SWTOR Bugs and Launch Day Disruption: Give the Developers a Break

SWTOR Bugs: Give the Devs a BreakIn the world of software, bugs happen all the time. We live in an imperfect world and not everything goes to plan. When your car’s light goes out, you don’t take the whole car back and demand a refund, you take it to the garage and get it fixed. So it is with SWTOR Bugs – they will happen but they don’t wreck your entire experience of the game.

The Commitment Bias and Loud Complainers

I find it strange that those who seem to complain the loudest are those that continue paying their subscription and keep playing SWTOR. If your local restaurant gave you food poisoning, the logical reaction would be to eat out someplace else. Of course the likelihood of you getting food poisoning on your next visit is very low, but we tend to overreact to bad experiences.

I think the reason that players of SWTOR who complain loudly but do not cease playing is down to a psychological issue we have as human beings called the Commitment Bias. We have invested so much time in missions, in gearing, in increasing our credit balances, in friendships developed, in characters created and stories written.

To lose all that is a huge step for anyone to take and it’s likely that BioWare count on this bias in order to sustain subscriptions. Not that I personally mind. The risk of losing all that freedom seems too big a sacrifice compared to the cost of £8.99 a month.

It’s called bias because it can prevent us making logical, rational decisions on the data/information to hand. Even if we should give up, we don’t due to the perceived loss or uncertainty that may result from it.

So my problem with people who yell too loudly about SWTOR bugs is that they don’t take the step in unsubscribing, or playing other games. Instead they play, encounter more bugs, complain about them, until they’re fixed and new bugs arise and then they complain about them. It’s an endless cycle.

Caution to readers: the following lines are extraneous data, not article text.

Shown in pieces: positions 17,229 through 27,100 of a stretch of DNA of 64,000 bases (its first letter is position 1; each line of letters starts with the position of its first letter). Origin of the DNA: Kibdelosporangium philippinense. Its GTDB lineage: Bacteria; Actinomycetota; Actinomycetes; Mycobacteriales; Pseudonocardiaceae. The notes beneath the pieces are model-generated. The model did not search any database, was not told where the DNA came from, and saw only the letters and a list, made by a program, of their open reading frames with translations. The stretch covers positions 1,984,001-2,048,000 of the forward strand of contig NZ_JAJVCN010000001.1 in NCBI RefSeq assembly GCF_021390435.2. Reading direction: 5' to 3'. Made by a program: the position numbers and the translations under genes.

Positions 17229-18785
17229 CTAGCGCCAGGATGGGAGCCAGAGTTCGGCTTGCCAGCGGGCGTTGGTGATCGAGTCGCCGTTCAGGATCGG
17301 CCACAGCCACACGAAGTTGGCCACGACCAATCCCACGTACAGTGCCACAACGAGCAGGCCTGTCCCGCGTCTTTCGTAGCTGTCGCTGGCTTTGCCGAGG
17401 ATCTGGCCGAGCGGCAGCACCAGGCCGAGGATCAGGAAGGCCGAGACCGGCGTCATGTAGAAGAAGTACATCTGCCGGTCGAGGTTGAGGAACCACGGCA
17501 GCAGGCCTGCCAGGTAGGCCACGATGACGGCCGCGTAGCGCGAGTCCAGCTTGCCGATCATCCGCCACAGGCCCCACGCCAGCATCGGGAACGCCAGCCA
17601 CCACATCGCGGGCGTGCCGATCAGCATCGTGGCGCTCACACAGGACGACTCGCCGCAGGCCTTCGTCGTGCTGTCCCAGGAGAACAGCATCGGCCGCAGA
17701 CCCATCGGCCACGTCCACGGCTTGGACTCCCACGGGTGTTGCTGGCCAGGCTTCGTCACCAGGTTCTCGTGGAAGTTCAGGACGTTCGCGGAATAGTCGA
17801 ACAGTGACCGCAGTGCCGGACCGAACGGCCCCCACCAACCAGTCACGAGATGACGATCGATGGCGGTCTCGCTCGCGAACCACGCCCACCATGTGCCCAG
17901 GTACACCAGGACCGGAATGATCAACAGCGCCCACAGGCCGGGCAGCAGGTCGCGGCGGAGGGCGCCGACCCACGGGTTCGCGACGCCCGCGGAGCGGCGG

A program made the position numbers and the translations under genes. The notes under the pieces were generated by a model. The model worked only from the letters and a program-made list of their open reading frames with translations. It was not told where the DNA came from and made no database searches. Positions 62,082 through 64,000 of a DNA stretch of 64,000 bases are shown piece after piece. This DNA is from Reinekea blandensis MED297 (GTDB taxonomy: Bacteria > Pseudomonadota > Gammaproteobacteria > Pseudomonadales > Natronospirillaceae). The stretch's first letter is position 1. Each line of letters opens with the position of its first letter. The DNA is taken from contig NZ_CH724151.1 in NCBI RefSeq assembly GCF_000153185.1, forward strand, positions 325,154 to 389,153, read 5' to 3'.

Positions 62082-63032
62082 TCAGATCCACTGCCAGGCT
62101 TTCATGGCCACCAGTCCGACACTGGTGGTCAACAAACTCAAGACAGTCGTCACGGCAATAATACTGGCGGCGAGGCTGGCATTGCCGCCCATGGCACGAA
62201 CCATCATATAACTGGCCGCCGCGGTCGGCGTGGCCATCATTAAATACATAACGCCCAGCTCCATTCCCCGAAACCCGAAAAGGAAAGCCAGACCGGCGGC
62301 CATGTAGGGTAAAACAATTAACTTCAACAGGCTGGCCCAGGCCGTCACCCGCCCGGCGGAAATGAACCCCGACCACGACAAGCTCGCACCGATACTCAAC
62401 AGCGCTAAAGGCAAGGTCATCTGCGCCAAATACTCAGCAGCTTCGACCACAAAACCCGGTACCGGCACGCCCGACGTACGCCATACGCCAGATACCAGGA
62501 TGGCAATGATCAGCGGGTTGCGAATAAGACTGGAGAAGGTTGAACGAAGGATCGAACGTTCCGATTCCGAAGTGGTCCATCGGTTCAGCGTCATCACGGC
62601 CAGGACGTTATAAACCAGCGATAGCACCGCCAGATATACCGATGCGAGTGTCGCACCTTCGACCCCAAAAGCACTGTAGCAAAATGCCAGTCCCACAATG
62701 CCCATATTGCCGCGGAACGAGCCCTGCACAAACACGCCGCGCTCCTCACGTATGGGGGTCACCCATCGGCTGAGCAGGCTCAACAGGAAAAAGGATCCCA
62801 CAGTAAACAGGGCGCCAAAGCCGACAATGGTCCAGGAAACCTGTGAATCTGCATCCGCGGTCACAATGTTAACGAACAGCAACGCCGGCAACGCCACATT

Yes we pay, but it’s not much really

Considering that most play-once kind of games retail at the £40-50 mark here in the UK and if you’re a dedicated gamer you might finish it in a month or two. Then you have to buy a new game. This does assume you buy games new, rather than pre-owned of course. But every time Bioware add new features, or way back when Knights of the Fallen Empire was released, essentially a new game, we got it for our regular subscription.

I know that non-subs pay through the nose for this and yes I think that the one-off fees per chapter are too high, but it’s not the pay-as-you-go folks who seem to complain the loudest. Compared to buying other new games, our subscription is cheap. That means, although we should report bugs to help the developers, we have limited sway in our influence with them.

And I suspect with new members being on-boarded, if those that complained the loudest left, BioWare would still be fine as a business.

Patch Day Disruption

When new expansions and patches are released, people can get really, really impatient. The irony of this is that added stress can make the devs less efficient, not more.

I’ve stopped reading replies when official game accounts announce issues on launch days. As a former web developer, launch days either work perfectly or the universe implodes. It’s just the nature of the job. So when Jedi Under Siege official went live in December 2018, SWTOR had to take the servers down very quickly. This was because something major kicked off (or might have kicked off).

Sure it’s disruptive, but not anywhere near as disruptive as it is for the hardware and software team and the bosses and marketing departments over at BioWare. Cut them some slack.

Get Some Perspective on SWTOR Bugs

A scratch on a wall does not spoil the whole house. So a bug which affects me for maybe a few minutes out of several hours of gameplay does not spoil the overall game. As someone who used to produce web-based software (although not within the gaming sector, sadly), new features can give rise to new bugs, even in old features. This happens because you’re changing things, very often system-wide.

So maybe we should give the developers at SWTOR a break and not let our overall enjoyment of playing this awesome game be overshadowed by relatively minor issues. After all, BioWare know they need to keep the majority of people satisfied to keep their business running. If you’re unhappy, play something you enjoy. But if you enjoy SWTOR, then don’t let the bugs spoil that, and don’t complain so often and so loud that you spoil others’ enjoyment of it.

Pro Tip

And also before you complain about something, check to see if it’s not on the current issues list already!

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Fibro Jedi

A 30-something Shadow Jedi, married and have a small daughter. By that I mean "young", not just "short". I have a chronic pain condition called Fibromyalgia andI play LOTRO, SWTOR and FFXIV and blog about two of them. Social Media has connected me with so many people and some of those have become amazing friends too! As a hobby I am relearning drawing, which you can see on my DeviantArt profile.

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